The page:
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John Smith
05-22-2013, 07:25 AM
I had the idea after Katrina that evacuating a city means more than just telling people to leave. They need a place to go and a means to get there.

My thought was to build some large and strategically located shelters. I'm sure there are some built in logistical problems, but it seems to me that if we wish to evacuate an area it would be a good idea if we have a safe place for the people to go and buses to get them there.

David W Pratt
05-22-2013, 08:43 AM
I was surprised to learn that houses and schools did not have storm cellars.

John Smith
05-22-2013, 09:10 AM
It would seem that this will be similar to post Sandy where homes in some areas will have to be raised in order to be rebuilt.

David W Pratt
05-22-2013, 10:29 AM
Norman:
About 60 seconds of internet searching turned up a company that makes prefab, above ground shelters. One for 25 adults runs about $6500
Seems reasonable, you can, evidently, move them too

S.V. Airlie
05-22-2013, 10:35 AM
maintenance! who covers upkeep when not in use? guards, insurance....who pays?

Michael D. Storey
05-22-2013, 10:36 AM
I was surprised to learn that houses and schools did not have storm cellars.

Storm cellars are not always that easy. Florida & Louisiana? high water table means much under ground will fill with water and snakes. Texas? Lotta clay, which will expand and contract with the rain and the drought, which unsettles the foundation. Also, big-capacity shelters need sanitary, ventilation, etc.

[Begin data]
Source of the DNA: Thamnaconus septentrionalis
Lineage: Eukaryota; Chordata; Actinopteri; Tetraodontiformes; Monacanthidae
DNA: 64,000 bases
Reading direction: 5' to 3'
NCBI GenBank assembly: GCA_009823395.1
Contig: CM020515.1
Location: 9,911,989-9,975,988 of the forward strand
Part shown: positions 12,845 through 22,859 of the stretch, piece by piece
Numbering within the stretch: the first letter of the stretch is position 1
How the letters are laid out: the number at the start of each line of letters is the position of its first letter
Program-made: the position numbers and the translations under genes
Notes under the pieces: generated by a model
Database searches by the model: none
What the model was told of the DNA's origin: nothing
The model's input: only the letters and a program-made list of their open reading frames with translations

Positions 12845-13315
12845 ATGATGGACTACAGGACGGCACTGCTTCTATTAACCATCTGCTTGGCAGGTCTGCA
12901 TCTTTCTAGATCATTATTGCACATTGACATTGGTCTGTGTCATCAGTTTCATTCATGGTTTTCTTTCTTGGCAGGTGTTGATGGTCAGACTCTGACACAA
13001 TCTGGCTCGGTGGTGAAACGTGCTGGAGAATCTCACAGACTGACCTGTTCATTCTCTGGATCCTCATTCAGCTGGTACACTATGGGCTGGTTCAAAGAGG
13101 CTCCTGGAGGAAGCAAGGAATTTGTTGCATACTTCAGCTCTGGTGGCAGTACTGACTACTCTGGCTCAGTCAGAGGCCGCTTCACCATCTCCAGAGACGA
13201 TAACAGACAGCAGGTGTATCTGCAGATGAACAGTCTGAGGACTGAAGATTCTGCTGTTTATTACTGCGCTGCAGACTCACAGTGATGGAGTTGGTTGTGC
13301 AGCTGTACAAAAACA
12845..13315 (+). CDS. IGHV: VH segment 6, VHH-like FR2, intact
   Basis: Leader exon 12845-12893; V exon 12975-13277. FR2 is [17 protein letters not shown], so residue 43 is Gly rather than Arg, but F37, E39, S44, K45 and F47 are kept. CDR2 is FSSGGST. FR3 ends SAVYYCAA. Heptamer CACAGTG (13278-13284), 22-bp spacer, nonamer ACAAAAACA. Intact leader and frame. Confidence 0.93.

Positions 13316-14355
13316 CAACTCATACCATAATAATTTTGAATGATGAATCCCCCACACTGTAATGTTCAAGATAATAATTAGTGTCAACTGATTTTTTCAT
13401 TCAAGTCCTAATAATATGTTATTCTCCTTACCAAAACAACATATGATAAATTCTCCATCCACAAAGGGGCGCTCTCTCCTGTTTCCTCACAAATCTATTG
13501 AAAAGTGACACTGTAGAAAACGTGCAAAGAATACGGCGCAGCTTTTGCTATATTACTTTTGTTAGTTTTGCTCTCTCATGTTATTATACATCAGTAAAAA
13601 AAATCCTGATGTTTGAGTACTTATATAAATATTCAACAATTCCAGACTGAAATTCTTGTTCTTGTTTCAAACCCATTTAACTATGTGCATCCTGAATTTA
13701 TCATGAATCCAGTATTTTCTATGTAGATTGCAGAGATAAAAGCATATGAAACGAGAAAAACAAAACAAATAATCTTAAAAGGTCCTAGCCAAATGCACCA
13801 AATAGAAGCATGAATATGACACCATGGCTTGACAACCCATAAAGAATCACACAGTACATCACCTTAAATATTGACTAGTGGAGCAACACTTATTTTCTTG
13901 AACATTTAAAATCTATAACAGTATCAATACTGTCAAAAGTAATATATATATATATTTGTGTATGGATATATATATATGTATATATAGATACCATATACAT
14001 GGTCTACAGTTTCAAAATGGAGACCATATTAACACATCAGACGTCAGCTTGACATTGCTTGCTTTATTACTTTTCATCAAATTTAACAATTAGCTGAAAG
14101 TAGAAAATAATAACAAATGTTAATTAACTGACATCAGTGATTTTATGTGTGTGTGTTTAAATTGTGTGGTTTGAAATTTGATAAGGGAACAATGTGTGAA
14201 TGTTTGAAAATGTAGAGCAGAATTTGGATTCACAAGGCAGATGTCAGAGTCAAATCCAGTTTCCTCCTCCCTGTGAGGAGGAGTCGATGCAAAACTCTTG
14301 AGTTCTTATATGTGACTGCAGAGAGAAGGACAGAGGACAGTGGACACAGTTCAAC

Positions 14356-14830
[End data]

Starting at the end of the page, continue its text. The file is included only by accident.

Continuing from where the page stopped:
There are ways to do this but it is not simple. Remember, even NYC closed the subways during Sandy, for fear of flooding and disaster to people hiding out in them.

BETTY-B
05-22-2013, 12:20 PM
Norman:
About 60 seconds of internet searching turned up a company that makes prefab, above ground shelters. One for 25 adults runs about $6500
Seems reasonable, you can, evidently, move them too

Certainly reasonable, but completely irrelevant since the Republicans in Oklahoma alone have cut public school funding by over twenty percent in the last five years. They could always buy a few less books and lower teachers pay to cover it though. Except that the Republican state school superintendent says they already need $300 million. Oopsies.

S.V. Airlie
05-22-2013, 01:10 PM
already asked..no answer.

David W Pratt
05-22-2013, 03:32 PM
For individual houses, the owners. If you are a landlord, I would expect you could charge a little extra on the rent for having a shelter. The company makes smaller, cheaper versions as well. For a public school, of, say 250 students, eleven or twelve of the $6500 shelters would probably be a small % increase in the cost of the school. Maybe buying in bulk would get a discount. For a school, the movability wouldn't be a need, further bringing down the cost.

Garrett Lowell
05-22-2013, 03:53 PM
Sounds like this isn't disaster response, but disaster preparation. Most locations in the US already have large, heavily constructed public buildings that can act as shelters in an emergency.

S.V. Airlie
05-22-2013, 04:27 PM